Then download that image and open it in an image editor such as Photoshop, Lightroom, or any other editor of your choice. The idea is to notice the image on a black background.since the white background can also interfere with the correct perception of shadows.

Then, let’s start the test. The perfectly calibrated screen allows you to see the split between the black center line and the 5 . square. This is the block with the color closest to the central bar, but it’s not the same color. On the other hand, the OK screen allows you to see the partition up to block 15. On the other hand, screens with unadjusted calibration allow you to see only the block 30 split.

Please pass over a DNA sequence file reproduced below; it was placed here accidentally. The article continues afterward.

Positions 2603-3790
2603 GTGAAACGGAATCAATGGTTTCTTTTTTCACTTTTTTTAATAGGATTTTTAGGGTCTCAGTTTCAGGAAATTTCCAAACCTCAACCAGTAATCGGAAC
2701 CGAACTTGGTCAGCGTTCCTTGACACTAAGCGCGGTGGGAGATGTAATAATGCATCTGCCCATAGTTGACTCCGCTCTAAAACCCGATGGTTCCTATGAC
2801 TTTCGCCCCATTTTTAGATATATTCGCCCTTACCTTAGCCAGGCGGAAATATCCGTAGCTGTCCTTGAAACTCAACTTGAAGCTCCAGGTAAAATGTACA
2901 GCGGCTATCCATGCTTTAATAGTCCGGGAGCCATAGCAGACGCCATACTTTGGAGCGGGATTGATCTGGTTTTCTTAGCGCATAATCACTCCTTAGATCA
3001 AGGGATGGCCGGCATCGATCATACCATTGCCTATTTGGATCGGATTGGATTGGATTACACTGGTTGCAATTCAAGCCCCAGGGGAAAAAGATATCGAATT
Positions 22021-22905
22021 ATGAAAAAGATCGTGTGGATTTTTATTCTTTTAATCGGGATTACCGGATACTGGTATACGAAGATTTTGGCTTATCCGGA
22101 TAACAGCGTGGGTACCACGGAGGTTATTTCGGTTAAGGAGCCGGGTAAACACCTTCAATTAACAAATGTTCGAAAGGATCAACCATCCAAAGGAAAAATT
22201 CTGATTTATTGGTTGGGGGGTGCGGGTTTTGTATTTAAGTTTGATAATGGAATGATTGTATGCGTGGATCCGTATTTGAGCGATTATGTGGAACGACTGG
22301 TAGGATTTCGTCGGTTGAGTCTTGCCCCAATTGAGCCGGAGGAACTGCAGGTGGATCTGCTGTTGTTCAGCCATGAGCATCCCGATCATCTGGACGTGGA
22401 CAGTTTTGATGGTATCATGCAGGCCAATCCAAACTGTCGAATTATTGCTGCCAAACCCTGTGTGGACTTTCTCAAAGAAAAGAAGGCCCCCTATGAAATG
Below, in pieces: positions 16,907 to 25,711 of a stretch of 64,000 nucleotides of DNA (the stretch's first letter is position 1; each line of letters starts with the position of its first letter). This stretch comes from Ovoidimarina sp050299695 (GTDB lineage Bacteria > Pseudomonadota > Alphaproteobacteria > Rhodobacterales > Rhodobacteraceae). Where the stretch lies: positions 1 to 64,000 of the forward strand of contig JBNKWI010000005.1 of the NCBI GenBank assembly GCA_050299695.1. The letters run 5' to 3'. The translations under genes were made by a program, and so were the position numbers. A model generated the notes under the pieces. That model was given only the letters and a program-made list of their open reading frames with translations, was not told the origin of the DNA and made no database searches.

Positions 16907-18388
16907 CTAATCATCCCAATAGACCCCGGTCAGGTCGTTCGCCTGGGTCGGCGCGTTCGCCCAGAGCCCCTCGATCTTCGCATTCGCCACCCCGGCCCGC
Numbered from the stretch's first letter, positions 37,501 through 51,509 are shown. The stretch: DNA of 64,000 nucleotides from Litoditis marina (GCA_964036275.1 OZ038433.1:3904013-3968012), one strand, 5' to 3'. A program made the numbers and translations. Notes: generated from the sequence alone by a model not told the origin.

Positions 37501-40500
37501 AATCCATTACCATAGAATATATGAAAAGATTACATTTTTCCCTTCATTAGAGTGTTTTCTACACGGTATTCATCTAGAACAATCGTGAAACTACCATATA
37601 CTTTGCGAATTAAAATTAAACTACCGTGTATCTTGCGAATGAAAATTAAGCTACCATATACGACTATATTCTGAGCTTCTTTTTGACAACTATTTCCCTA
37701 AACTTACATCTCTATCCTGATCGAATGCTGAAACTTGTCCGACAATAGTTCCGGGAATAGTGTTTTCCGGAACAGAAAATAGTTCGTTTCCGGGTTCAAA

variance

Finally, we come to the contrast component, which is also important when we talk about color calibration. This time the test will be a little different. Look at the picture below:

The square in the center of the picture is nothing more than several alternating black and white lines.. However, if your screen contrast is well calibrated, instead of seeing black and white lines, you’ll see a file Patterned in the same shade of gray as the outer surface of the box. Especially when you look at the picture from a distance or when you try to blur your eyes.

If a lot of black and white lines still appear, it means that Your screen is not properly set to 2.2 Gamma. This color gamut is used by the vast majority of monitors that use the sRGB color standard. Unfortunately, adjusting this aspect will require the use of a monitor calibration tool. By the way…

Can I calibrate the monitor “in the eye”?